COVID-19, UV-C light and Coil Coatings: A New Era in Commercial HVAC.
As industries introduce UV-C light to improve indoor air quality, coil coatings are at risk for being compromised. One company is leading the charge against coil coating decay from UV-C exposure.
If you’re an HVAC professional, you know the industry standard for safeguarding coils from environmental and galvanic corrosion is with a protective coating. Recently, this method of shielding coils from deterioration has been put to the test with the surge of COVID-19.
As businesses closed then carefully prepared to reopen, they mobilized to improve their HVAC systems in an effort to reduce airborne virus transmission and support healthier indoor air quality. Some upgrades included the use of UV-C light, a short-wavelength, ultraviolet light that has been shown to destroy the outer protein coating of the SARS-Coronavirus (SARS-CoV). This specific type of coronavirus gained global attention in 2003 and is the virus that causes SARS. The novel coronavirus identified in 2019 and what the world continues to battle at the date of this article is SARS-CoV-2, or more commonly known as COVID-19.
Although the two coronaviruses are different, the success in UV-C light destroying SARS-CoV has facility engineers hopeful for its use against COVID-19.
Today, the effectiveness of UV-C specifically on the COVID-19 is unknown because there is limited published data about the wavelength, dose and duration of UVC radiation required to inactivate the SARS-CoV-2 virus.
A New Challenge in HVAC
While UV-C light does have proven air quality benefits, it also has shown to represent an obstacle for commercial HVAC systems. Although UV-C light has no effect on the metals used to make HVAC coils, it does have the potential to break down coatings used to protect the coils from environmental corrosion.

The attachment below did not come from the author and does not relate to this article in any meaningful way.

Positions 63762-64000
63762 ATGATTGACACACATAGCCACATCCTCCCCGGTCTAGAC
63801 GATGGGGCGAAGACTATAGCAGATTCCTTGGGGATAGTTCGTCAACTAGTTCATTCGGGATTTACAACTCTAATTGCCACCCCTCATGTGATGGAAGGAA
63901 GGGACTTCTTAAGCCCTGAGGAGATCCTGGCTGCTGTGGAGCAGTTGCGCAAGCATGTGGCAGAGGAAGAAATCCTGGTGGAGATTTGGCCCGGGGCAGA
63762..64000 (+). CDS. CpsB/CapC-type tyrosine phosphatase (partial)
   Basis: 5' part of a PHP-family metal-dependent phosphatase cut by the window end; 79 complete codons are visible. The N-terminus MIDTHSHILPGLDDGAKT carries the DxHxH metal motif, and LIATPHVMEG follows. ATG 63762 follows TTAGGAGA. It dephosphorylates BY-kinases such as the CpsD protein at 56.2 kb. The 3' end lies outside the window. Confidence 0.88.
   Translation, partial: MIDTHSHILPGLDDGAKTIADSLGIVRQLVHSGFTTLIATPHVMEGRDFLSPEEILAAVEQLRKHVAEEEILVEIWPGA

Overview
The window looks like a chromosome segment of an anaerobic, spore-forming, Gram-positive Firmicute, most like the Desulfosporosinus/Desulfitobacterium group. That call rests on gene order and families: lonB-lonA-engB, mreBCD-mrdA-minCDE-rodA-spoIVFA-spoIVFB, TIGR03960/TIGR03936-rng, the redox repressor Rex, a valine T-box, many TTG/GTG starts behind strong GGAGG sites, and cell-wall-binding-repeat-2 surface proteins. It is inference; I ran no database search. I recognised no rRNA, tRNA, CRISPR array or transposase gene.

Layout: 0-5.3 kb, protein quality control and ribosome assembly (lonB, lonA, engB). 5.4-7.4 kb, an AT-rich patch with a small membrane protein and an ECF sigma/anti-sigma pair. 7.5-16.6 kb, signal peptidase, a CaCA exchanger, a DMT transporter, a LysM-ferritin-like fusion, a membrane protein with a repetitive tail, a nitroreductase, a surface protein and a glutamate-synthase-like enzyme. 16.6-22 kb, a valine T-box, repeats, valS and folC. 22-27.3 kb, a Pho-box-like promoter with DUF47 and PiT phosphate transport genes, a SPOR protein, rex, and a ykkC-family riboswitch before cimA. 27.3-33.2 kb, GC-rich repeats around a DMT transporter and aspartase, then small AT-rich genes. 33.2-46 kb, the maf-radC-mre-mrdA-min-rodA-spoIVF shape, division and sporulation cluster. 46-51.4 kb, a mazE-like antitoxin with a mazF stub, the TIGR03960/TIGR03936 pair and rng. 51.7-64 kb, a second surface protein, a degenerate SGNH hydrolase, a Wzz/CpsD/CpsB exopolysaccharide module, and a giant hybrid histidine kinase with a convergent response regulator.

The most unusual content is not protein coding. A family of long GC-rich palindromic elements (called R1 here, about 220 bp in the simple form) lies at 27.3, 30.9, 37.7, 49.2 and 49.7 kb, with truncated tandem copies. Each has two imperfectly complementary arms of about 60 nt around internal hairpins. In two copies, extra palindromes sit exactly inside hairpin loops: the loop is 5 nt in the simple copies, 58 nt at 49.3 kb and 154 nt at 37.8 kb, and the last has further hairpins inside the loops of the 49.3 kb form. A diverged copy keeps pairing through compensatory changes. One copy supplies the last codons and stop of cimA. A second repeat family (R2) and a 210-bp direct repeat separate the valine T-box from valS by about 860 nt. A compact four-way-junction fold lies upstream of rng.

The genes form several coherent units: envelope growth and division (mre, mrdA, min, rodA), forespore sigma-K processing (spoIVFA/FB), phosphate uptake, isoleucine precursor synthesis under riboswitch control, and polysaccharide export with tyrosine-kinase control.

Unfortunately, the most common tests used to determine the anti-corrosion performance of HVAC coatings, such as ASTM B-117 and ISO 12944-9, do not test against UV-C light. ISO 12944-9 is a cyclic test, alternating between 72 hours of UV exposure, 72 hours of salt spray, and 24 hours of freezing for 25 weeks, but the UV exposure is to UV-A light, not UV-C. ASTM B-117 does not test against any kind of UV light at all.
With this new challenge facing the HVAC industry, Heresite, a leader in protective HVAC coil coatings, has broken new ground testing a coating that withstands UV-C light exposure — their exclusive P-413 coating. It should come as no surprise that Heresite has led the way in the testing of their protective coatings against UV-C light, as they were the first company to test an HVAC coating against the ISO 12944-9 standard for extreme exposure.
The UV light test, conducted in conjunction with Sanuvox Technologies, exposed P-413 coated panels to 1,500 hours of UV-C exposure. The results of the test demonstrated that both the P-413 and P-413 + UC-5509 panels maintained their protective integrity after UV-C exposure. Although both panel sets experienced some fading, neither system had a loss of adhesion or change in flexibility.
A Proud Heresite Partner
Since we opened our doors 16 years ago, Nationwide Coils has called on Heresite for some of the highest quality, durable coatings in the industry. Our partnership with them has helped us manufacture more reliable custom and OEM replacement coils. Their recent efforts in advancing coil coating testing just reinforces the trust we place in them for innovative products that outperform.
If you’re thinking of using UV-C light to help your HVAC system improve indoor air quality, safeguard it with a coating that’s proven to withstand UV-C exposure, as well as all other corrosion: Heresite’s exclusive P-413.
Get a coil quote now.
To review Heresite’s P-413 full test results, click here.